Williamson: Well, it's related to Crabtree, but Kaepernick has been outstanding. He has thrown one interception in his last 146 passes. The team has one turnover in the past five games. Defensively, the 49ers have been dominant. This is just a clutch, timely, well-coached team that is playing at a high level.
Terry, do you think the Seahawks might have peaked earlier this season?
Blount: That's the prevailing logic nationally -- especially with the issues Seattle has had throwing the football in recent weeks -- but I'm not buying it. The Seahawks lost by two points on a late field goal at San Francisco and lost by a touchdown to an Arizona Cardinals team that is much better than people realized earlier in the season. They have faced four top-10 defenses over that five-week span, and the Seattle defense has continued to play lights out. All season long, this has been a team that finds a way to win without putting up big offensive stats. It's who they are. Now, we'll find out if that's good enough in a game of this magnitude against a tough opponent.
Bill, the 49ers seemed to start a trend in the game at Candlestick Park last month by stopping Russell Wilson on runs around the end. He had only one rushing attempt for two yards. Since that game, other teams have copied that formula to keep Wilson in the pocket. How were they able to make it work, and can they do it again?
Williamson: The 49ers defense is supremely athletic. The four linebackers are tone-setters, and they can keep up with Wilson athletically. I think the 49ers will certainly keep the same game plan. They know their best chance to win this game is with big plays on defense.
Terry, is the Seattle offense ready for what the 49ers bring defensively?
Blount: I think Marshawn Lynch and the Seattle running game showed last week against the New Orleans Saints they can get the job done against a quality defensive front that loaded the box to stop them. And Lynch has played well against the 49ers over the past three seasons. The passing game, however, is another story. The Seahawks need to step it up and hit a few big plays through the air if they hope to win this game. Tight end Zach Miller could be a key guy here. If Lynch is running well, they should use play-action to find Miller over the middle or in the flat.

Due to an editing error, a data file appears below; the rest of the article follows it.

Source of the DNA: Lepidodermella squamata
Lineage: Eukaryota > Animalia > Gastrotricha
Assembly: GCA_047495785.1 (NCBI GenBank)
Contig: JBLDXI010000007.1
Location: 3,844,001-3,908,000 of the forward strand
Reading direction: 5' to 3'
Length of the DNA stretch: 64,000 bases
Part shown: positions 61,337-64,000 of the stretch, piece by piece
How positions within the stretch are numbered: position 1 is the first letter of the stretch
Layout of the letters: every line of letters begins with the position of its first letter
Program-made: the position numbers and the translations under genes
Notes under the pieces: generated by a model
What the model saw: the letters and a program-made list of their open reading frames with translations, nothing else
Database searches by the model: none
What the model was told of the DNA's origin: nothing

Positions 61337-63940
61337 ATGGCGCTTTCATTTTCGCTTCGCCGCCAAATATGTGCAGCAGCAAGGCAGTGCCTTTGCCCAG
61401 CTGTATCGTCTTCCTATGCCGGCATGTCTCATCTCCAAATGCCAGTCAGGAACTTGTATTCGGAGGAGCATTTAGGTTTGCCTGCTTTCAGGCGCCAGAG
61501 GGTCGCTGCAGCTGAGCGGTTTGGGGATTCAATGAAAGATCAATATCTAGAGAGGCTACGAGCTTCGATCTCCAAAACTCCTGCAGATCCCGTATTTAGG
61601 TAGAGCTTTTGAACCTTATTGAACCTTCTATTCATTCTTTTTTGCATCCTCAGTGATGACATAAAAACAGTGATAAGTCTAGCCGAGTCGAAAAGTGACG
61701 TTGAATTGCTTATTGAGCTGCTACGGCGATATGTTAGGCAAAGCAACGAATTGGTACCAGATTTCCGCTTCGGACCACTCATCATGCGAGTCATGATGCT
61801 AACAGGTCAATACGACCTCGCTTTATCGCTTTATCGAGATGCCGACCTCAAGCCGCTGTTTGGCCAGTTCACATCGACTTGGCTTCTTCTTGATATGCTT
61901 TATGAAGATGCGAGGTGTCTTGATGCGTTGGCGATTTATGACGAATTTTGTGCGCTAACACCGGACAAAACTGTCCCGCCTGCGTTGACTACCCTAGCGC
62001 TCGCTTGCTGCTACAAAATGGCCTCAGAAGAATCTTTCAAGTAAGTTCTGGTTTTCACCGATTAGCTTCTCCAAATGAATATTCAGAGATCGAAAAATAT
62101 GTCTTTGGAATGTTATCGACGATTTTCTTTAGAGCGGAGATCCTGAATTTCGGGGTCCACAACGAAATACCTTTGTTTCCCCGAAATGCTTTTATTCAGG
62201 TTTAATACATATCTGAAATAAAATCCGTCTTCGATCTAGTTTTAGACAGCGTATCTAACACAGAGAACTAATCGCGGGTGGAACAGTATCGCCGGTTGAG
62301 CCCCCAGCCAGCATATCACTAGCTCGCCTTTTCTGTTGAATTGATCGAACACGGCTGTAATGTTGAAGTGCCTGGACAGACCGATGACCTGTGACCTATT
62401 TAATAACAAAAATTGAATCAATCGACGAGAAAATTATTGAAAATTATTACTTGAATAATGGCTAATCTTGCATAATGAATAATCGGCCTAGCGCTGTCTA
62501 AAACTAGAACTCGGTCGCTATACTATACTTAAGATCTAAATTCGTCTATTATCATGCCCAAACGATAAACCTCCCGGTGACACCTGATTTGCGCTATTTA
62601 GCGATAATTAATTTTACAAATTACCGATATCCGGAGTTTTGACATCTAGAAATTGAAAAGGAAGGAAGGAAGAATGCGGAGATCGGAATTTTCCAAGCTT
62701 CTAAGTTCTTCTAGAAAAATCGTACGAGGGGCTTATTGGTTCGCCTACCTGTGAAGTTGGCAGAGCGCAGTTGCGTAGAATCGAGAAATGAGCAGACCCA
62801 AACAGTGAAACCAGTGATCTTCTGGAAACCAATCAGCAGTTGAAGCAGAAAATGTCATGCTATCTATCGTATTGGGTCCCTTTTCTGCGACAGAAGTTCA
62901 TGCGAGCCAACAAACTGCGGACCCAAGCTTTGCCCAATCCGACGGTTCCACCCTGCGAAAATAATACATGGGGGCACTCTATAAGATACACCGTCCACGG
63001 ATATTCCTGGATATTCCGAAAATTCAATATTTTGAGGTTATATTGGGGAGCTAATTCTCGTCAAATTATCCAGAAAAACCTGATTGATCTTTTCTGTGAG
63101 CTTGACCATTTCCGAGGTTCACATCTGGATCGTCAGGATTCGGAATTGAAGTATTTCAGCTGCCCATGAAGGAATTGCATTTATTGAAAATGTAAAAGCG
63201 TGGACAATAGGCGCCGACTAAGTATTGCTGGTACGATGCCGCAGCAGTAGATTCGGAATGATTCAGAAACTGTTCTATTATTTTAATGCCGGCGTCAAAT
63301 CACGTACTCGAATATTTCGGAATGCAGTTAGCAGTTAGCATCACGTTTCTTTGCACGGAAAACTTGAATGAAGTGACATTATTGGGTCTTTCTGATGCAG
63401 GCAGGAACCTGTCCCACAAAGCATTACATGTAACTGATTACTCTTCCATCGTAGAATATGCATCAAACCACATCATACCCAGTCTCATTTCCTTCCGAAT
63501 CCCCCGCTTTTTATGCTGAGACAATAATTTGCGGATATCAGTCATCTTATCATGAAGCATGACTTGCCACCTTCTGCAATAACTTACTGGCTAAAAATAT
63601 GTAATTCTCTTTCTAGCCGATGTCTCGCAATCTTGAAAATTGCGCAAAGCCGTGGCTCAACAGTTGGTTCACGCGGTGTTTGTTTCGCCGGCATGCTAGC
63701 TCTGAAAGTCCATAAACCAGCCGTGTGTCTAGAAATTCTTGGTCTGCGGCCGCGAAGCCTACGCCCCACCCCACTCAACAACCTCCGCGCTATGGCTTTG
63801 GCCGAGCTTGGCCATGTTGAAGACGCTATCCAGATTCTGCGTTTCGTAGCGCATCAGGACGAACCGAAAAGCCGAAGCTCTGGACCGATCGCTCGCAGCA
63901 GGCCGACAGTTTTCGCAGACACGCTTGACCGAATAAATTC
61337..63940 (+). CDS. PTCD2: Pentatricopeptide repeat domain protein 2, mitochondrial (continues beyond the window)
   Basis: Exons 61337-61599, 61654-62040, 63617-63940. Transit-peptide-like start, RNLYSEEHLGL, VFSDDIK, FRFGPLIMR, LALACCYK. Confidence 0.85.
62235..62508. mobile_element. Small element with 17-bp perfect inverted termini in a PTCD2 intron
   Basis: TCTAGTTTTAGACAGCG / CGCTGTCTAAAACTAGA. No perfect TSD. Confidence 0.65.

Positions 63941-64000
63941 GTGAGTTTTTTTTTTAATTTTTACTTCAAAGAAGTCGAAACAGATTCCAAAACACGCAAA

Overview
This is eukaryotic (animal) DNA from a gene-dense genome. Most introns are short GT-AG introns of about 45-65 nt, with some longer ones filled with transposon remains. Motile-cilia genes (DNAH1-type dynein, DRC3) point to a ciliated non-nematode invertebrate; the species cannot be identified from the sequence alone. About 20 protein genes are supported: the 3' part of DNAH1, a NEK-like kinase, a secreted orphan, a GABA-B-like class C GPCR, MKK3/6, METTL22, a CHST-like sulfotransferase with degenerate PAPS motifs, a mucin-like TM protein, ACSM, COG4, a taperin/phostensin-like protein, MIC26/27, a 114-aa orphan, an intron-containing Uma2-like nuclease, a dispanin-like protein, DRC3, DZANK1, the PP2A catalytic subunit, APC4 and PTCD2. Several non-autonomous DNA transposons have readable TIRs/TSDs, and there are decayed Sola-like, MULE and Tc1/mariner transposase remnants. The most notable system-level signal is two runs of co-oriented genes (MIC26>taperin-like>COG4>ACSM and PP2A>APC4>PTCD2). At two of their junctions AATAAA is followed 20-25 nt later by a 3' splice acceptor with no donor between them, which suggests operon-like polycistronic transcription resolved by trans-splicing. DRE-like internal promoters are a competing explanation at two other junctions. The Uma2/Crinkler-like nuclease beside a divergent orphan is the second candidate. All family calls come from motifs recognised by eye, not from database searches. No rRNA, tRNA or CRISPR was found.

Bill, the 49ers haven't played well in their past two games at CenturyLink Field, losing by a combined score of 71-16. The noise level Sunday may be at an all-time high. Can the San Francisco offense perform effectively in that environment against the best defense in the league?
Williamson: That is the story of this game. I keep going back to Week 2 and remembering the trouble the 49ers had on offense. They had no chance. Now, Kaepernick is a much more seasoned player than he was then. That was just his 12th NFL start. He's more poised. But you bring up a great point: This place is going to be extra noisy. The 49ers simply can't afford to make any mistakes because of it, and I don't know if that is possible.
Terry, don't you sense the entire state of Washington is counting the minutes until the 49ers offense steps onto the field?
Blount: I've never seen anything quite like it, Bill. The entire Pacific Northwest is in a Seahawks frenzy that's amped up even more because of the fans' deep-seeded hatred for everything 49ers. CenturyLink will go seismic again, and that could be the difference in the game.